I have gotten good responses when I write about skills and I have been working on a potential post about the difference between job skills and job search skills when I was distracted by a more powerful idea, the implied relationship between validation and a job. We all encounter, need, fight off a range of internal and external motivators. Some people are greatly influenced by the external, some greatly by internal and the rest of us fluctuate between moderate areas of these two extremes.
People who regularly read this blog know that the idea of value comes up here quite frequently because fulfillment of value (meaning worth) is right there after fulfillment of our basic needs. Validation is closely related.
verb (used with object), val·i·dat·ed, val·i·dat·ing.
- 1. to make valid; substantiate; confirm: Time validated our suspicions.
We like to get our parking fees validated, consensus validates our opinions – and so on.
Sometimes we too closely relate our value to the money that we are able to make and therefore our job becomes our greatest validation of worth. Making job loss equate to lack of validation; which then brings us to run the risk of becoming unsubstantiated in our own minds.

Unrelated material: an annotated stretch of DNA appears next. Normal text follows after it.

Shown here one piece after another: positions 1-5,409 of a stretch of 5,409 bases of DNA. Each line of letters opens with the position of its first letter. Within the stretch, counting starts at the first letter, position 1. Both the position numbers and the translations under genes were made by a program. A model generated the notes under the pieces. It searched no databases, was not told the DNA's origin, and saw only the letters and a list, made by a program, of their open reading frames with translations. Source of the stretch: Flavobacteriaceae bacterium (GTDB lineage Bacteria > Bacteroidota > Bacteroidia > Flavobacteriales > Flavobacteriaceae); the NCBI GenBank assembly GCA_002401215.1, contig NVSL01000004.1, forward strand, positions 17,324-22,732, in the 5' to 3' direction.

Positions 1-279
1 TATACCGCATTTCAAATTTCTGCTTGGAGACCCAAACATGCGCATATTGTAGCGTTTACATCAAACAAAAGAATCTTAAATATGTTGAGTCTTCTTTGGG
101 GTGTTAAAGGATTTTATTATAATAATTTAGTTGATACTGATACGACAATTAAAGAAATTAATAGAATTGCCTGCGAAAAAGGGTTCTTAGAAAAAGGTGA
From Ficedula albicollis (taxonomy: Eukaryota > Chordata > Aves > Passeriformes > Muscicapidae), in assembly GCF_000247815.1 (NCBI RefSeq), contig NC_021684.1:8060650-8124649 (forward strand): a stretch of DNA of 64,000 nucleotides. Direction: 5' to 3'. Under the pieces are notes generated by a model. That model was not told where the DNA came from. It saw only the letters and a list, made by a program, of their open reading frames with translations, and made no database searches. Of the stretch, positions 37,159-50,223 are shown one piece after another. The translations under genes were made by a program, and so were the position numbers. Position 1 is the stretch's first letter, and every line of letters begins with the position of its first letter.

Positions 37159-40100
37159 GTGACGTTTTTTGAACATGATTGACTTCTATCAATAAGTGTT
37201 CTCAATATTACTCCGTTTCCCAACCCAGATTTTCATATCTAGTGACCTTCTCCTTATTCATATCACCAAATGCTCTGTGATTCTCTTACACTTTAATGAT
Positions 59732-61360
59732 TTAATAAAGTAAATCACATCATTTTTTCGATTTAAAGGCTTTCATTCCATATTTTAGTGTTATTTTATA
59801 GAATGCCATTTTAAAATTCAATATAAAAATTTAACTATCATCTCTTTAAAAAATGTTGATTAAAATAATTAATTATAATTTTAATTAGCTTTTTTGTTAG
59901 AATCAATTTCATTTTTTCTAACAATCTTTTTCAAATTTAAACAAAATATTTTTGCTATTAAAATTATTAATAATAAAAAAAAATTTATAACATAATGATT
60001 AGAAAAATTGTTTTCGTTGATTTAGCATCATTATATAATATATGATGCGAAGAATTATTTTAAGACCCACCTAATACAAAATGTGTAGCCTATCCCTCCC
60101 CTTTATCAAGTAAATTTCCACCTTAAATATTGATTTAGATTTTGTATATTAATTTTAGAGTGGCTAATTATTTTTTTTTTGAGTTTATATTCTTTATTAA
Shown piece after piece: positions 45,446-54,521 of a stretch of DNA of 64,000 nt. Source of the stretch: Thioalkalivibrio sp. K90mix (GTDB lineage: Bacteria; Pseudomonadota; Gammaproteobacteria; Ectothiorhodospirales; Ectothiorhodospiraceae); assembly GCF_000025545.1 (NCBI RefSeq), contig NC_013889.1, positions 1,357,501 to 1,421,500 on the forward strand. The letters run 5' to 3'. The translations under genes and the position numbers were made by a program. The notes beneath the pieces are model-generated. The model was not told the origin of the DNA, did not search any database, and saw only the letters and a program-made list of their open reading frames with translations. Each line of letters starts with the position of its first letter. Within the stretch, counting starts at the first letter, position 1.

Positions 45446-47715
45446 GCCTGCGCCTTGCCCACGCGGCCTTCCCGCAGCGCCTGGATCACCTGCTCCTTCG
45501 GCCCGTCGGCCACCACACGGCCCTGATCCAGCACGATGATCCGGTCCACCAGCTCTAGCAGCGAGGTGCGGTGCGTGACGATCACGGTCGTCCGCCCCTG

Which couldn’t be further from the truth – circling back to value as an example; each of us is a bundle of unique learning and experience which is valuable in and of itself. Add this to a life scenario – work, personal – and we can bring value to bear in sharing, building, striving.
A job is a productive use of our time, education and effort for which we are monetarily compensated. But it is only part of the overall value that we can offer. Job seeking is an effort to find a new position, which will allow the job seeker to participate in a productive mutual activity.
Validation comes from all of the facets of our lives, in all the many ways that we can provide value – community, family, friends, with work being part and parcel of the whole.
© 2013 Practical Business | Reasonable Expectations